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Do Landlords Pay Council Tax?

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<strong>Do Landlords Pay Council Tax?</strong>
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As a landlord, it’s important to understand your responsibilities when it comes to council tax. Whether you’re a seasoned pro or a first-time landlord, knowing what you need to pay and when can be confusing.

This article will help guide you through the ins and outs of council tax in the UK, and answer the key question on every landlord’s mind: do landlords pay council tax?

What is council tax?

Council tax is a tax on domestic properties that is used to fund local services such as rubbish collection, street lighting, and road maintenance.

The amount of council tax that is due on a property is determined by the local council based on the value of the property, as well as the number of people living in the property and any applicable discounts or exemptions.

Are Landlords Accountable for Council Tax?

As a general rule, if a property is rented out the tenant will be responsible for the council tax, the landlord will not need to pay it.

However, there are some exceptions to this rule.

If a property is unoccupied, the landlord may be responsible for paying the council tax. This could be the case if a property is undergoing repairs, for example, or if there is no tenant in place. In some cases, the landlord may be eligible for a discount or exemption on the council tax, but this will depend on the local council and the circumstances of the property.

In addition, landlords who run houses in multiple occupation (HMOs) may be responsible for paying the council tax. A HMO is a property that is rented out to multiple tenants who are not part of the same household. In this case, the landlord will receive a bill for the council tax and will need to collect the appropriate amount from their tenants.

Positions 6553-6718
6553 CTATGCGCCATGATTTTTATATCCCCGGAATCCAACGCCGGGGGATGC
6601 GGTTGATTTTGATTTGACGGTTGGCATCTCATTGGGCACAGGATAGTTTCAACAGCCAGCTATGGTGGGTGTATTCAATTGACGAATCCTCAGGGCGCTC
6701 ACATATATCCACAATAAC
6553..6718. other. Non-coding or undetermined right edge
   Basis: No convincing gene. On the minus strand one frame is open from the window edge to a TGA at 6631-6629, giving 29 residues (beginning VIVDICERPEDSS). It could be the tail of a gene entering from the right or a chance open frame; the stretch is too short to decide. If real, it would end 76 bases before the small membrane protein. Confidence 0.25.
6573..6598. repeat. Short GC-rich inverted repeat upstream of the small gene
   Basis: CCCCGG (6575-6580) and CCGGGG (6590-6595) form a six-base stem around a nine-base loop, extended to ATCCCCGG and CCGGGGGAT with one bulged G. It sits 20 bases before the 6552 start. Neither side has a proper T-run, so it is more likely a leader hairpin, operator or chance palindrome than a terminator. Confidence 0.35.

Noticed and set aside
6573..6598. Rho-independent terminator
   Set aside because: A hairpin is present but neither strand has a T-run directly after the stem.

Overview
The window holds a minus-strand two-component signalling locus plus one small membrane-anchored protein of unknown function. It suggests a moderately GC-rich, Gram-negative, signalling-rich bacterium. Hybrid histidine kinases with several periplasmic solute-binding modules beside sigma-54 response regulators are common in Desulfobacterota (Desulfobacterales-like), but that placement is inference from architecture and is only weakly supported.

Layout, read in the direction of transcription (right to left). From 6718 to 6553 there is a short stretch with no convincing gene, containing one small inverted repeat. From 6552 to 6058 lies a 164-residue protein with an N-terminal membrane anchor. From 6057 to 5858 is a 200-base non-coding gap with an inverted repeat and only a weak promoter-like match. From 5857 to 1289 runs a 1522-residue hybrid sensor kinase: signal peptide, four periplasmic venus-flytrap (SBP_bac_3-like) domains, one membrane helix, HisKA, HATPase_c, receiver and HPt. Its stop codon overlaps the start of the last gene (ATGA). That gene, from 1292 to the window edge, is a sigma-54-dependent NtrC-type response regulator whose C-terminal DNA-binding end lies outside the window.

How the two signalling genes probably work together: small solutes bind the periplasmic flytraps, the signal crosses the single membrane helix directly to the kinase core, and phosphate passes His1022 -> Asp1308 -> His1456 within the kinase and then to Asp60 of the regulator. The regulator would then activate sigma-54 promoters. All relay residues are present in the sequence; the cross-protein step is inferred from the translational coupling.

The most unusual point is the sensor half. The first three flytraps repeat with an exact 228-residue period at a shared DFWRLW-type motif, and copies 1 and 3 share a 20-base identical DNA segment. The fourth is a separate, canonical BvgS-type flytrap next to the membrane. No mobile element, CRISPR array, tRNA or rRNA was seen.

While landlords in the UK may not always be responsible for paying council tax, it’s important to be aware of the rules and requirements to ensure you are fulfilling your obligations as a landlord.

Failure to pay council tax when you are responsible for doing so can result in legal action, fines, and other penalties. If you are unsure whether you are responsible for paying the council tax on a particular property, it’s always best to contact your local council for advice.

How much council tax does a landlord pay?

The amount of council tax that a landlord pays in the UK will vary in the exact same way as residential council tax. The average monthly council tax bill in the UK is £163.83, but properties in higher-value areas or with more bedrooms will typically have a higher council tax bill.

As mentioned, tenants landlords will only pay council tax on HMO’s or on properties that are unoccupied. If your property is unoccupied due to it being unliveable, there are some exemptions available. However, this doesn’t mean that it needs a new boiler or a lick paint — unlivable means it’s in dire need of structural repair. In fact, if you leave your property unoccupied for a prolonged period of time, you may end up even worse off.

Many councils have a surcharge for unfurnished properties that have been empty for a long time. How long, and how big the discount is will depend on the council. Many councils charge 25% on a property empty for more than two years, rising to 100% if more than ten years. A substantial charge when there is also no rental income. Thankfully, most councils publish this information on their website.

Can a landlord avoid paying council tax?

In the UK, landlords may be able to avoid paying council tax in certain circumstances.

One way that a landlord may be able to avoid paying council tax is if the property is occupied by students. Properties that are solely occupied by students are exempt from council tax, so in this case, the tenant would not be responsible for paying the tax and the landlord would not need to pay it either.

Another way that a landlord may be able to avoid paying council tax is if the property is classed as a “second home”. In this case, the landlord may be eligible for a discount on their council tax bill. However, it’s important to note that not all local councils offer this discount, and the rules around what qualifies as a second home can be complex.

Council tax is a legal requirement, and failure to pay it can result in legal action, fines, and other penalties. Attempting to avoid paying council tax when you are not eligible can cost significantly more than the council tax would have.

If you are unsure whether you are eligible for an exemption or discount, it’s always best to contact your local council for advice.

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